“He’s not going to mess up your life by working next to you. Think of it as a bonus. He’s improving the scenery at the office. You have to admit, he’s pretty hot.”

“He
is
messing up my life. He invited himself over here tonight to help me unpack and stock up on groceries. The problem is I’ve already done all of that. I told a little white lie about it as an excuse for why we couldn’t get together.” Emily rubbed her forehead. “Now what am I going to do?”

The sound of Charlie’s giggles echoed over the phone.

“Stop it—it’s not funny.”

“You’ve always been so good at telling those little lies, and you always got away with it. But not this time… And Spencer’s coming to your apartment. He really does like you, doesn’t he? You’ve been denying it all this time, so now you’ve been caught in another little lie.”

Emily had been skirting the truth about Spencer’s relentless pursuit since their meeting in the fall. Both her mom and her sister had quizzed her about him repeatedly. But Emily didn’t want the complication of a relationship right now. And she certainly didn’t want the complication of a meddling family.

“Stop it. You’re my sister—you have to be on my side. You have to help me. What am I going to do?”

“Well, you could always tell the truth and admit you lied to keep him from coming over.”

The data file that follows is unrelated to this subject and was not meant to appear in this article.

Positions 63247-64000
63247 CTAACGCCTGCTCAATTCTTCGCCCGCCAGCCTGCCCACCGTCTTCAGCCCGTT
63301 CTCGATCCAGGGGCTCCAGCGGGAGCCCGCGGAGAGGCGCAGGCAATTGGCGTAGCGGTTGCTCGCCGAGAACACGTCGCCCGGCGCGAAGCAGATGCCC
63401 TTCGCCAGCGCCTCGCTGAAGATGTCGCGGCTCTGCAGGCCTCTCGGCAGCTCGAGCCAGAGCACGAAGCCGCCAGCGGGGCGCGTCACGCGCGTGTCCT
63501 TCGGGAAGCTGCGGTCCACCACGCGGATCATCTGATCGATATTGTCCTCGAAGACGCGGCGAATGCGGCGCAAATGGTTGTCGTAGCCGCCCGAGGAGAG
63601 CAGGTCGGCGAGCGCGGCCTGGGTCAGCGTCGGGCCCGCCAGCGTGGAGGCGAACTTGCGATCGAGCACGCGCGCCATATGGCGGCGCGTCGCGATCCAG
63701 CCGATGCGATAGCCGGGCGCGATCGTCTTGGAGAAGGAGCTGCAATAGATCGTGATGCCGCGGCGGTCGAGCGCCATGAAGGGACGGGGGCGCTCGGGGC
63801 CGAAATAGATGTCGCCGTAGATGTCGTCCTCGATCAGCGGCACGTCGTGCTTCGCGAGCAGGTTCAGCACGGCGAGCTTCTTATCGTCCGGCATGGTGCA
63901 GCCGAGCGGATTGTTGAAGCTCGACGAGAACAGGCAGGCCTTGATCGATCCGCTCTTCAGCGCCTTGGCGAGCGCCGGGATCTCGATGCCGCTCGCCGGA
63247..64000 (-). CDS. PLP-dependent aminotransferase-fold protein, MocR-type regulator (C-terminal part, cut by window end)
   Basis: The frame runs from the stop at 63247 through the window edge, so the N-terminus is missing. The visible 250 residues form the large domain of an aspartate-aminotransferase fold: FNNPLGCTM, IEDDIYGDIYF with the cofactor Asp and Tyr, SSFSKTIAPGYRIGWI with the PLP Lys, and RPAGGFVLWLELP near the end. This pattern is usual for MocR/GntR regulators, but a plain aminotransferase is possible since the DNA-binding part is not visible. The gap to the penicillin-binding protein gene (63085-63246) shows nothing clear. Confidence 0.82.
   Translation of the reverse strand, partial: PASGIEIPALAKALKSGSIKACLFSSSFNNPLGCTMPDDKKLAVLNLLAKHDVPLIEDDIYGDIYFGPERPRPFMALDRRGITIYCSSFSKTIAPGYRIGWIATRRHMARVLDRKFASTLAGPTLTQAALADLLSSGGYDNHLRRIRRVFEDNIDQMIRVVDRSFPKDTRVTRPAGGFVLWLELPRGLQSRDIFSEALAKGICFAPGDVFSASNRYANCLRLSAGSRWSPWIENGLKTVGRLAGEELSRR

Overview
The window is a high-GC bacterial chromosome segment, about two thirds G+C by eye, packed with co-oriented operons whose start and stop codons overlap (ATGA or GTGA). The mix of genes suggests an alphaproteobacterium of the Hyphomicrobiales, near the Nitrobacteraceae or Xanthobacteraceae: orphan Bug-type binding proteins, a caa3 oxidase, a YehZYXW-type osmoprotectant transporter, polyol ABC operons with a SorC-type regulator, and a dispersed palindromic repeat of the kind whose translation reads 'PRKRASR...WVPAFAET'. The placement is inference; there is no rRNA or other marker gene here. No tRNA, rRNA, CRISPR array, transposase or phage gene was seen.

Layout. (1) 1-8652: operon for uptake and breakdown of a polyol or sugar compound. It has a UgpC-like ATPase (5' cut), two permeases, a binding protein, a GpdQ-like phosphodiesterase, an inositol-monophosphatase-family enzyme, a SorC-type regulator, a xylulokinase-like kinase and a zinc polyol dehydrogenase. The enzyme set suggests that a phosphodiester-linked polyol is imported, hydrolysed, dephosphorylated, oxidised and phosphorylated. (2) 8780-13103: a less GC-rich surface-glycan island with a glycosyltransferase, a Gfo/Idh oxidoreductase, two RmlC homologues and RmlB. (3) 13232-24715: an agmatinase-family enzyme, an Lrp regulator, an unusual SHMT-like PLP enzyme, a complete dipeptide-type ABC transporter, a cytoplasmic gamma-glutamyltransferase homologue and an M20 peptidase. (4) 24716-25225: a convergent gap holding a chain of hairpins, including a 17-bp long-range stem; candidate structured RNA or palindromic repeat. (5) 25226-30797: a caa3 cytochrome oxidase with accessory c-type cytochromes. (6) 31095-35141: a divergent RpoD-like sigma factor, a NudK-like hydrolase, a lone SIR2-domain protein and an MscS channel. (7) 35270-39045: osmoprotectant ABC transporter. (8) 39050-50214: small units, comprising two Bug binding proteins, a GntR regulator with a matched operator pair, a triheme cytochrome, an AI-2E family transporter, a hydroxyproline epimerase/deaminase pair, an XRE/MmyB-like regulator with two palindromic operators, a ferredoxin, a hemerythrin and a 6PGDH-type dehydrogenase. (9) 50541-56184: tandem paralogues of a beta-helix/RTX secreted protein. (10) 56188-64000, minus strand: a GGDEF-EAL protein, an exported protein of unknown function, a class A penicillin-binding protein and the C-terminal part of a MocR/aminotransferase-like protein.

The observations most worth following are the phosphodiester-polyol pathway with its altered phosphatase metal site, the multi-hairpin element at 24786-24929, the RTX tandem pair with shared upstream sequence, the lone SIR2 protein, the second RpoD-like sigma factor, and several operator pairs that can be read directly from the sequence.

“I can’t do that. It would hurt his feelings. Although... Maybe he deserves it. Do you know he made a date with another girl on the phone while he was making this date with me?”

“So we’re calling this a date?”

“No, it’s not a date. It’s a friend coming over to help a friend. It’s only a date if they spend money on you or kiss you. You know the dating rules. He’s not spending any money, and he’s definitely not gonna kiss me.”

“Whatever you say…”

“Charlie, help me.”

“Okay, okay... Knowing you, you’ve already completely unpacked and thrown away your boxes and decorated the entire space, right?”

“Of course. I did that the night I got here.”

BOOK: Best Dating Rules: A Romantic Comedy (The Best Girls Book 2)
4.9Mb size Format: txt, pdf, ePub
ads